Often a primary objective of information handling systems is the display of information to users as an image. Conventionally information has been displayed with cathode ray tube (CRT) devices that generally direct an electron beam towards phosphors located in a screen to form images of the information for viewing by users. CRT devices typically apply chroma feedback to control electrical drive signals and thus manage the quality of images generated by the impact of electrons on the phosphor screen. However, obtaining high resolution images from CRT displays is difficult and often involves the use of bulky devices with relatively high power consumption. Primarily as a result of the generally large size of CRT devices, consumers have turned to projector devices for the display of information images. Generally, projector devices display information by illuminating an image with high intensity light to present the image on a screen. For instance, digital mirror device (DMD) projectors, also known as digital light processor (DLP) projectors, direct high intensity light at an image generator having a large number of miniature mirrors that selectively direct the light at a screen to form an image. Another example of a projector device is a liquid crystal device (LCD or LCOS) projector that directs high intensity light through a LCD screen having the desired image which is then projected onto a screen.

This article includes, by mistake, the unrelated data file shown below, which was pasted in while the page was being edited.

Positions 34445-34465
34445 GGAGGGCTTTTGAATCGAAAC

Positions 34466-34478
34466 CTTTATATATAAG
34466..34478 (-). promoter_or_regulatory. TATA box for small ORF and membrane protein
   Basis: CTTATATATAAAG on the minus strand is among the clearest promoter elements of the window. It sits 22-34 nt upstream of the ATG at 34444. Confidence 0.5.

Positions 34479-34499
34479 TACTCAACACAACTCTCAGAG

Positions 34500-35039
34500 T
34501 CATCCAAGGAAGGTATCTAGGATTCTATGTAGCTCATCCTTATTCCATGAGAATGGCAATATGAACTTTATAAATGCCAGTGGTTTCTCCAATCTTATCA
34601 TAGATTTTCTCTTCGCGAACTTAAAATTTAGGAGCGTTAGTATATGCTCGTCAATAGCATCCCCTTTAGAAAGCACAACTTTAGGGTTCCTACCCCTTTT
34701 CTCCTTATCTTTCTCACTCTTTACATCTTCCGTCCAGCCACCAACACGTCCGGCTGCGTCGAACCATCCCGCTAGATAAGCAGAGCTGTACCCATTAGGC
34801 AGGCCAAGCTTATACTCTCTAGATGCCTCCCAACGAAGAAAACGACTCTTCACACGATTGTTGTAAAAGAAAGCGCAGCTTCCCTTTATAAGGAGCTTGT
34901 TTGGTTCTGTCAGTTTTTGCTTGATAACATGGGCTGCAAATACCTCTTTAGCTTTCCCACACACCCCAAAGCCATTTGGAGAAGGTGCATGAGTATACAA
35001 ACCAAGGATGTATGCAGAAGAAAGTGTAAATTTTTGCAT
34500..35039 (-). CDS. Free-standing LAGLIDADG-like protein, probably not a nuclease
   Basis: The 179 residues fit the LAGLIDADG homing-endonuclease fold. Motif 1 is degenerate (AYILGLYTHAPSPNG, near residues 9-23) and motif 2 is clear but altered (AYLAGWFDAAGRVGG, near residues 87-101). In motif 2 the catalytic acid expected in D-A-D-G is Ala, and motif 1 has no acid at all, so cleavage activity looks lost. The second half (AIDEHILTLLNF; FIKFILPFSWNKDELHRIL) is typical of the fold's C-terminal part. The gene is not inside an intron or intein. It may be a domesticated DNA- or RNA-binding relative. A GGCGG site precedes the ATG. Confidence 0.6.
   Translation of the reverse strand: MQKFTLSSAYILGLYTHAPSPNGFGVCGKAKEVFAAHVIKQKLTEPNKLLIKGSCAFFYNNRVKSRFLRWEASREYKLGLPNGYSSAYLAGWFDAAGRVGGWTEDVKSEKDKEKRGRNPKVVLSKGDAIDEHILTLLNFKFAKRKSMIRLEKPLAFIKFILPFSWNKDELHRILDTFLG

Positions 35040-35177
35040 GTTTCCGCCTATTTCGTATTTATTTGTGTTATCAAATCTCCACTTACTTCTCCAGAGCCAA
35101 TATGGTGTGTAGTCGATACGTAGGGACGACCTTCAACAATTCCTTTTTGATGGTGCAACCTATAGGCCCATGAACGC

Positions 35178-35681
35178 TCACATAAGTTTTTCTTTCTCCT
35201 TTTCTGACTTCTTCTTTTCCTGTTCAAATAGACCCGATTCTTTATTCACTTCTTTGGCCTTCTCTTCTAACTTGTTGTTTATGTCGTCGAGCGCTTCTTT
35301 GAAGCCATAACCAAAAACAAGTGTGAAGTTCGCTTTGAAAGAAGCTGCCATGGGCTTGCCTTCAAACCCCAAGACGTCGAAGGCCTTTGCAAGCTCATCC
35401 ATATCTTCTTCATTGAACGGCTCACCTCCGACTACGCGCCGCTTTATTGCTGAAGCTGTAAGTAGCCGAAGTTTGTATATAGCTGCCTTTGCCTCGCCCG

Projector devices have substantially improved the display of information compared with CRT devices by providing better resolution with larger images so that consumers have turned to projector devices with increased frequency. For instance, graphics projectors initially developed to make presentations with applications running on portable information handling systems have now become a common selection for home theaters that show DVD movies. Similarly, DMD and LCD projectors have become an increasingly common selection for consumer television sets. One difficulty that remains with consumer acceptance of projector display devices is that the projector bulbs typically used in projector devices are expensive ultra high pressure mercury vapor or xenon halogen lamps that have a generally short life span of approximately 1500 hours. Consumers are hesitant to invest in projector display devices for common home entertainment use where the projector display devices require frequent replacement of expensive bulbs. Consumers are also hesitant to invest in projector display devices that have perceived performance problems, such as decreased available brightness as a projector bulb ages. As a bulb ages, the arc gap of the bulb increases so that a greater voltage is required to generate the same level of luminance from the bulb. Eventually, the arc gap increases to a distance that results in reduced brightness to half or less of a bulb's original brightness so that the consumer has to replace the bulb with a new bulb to obtain acceptable brightness performance.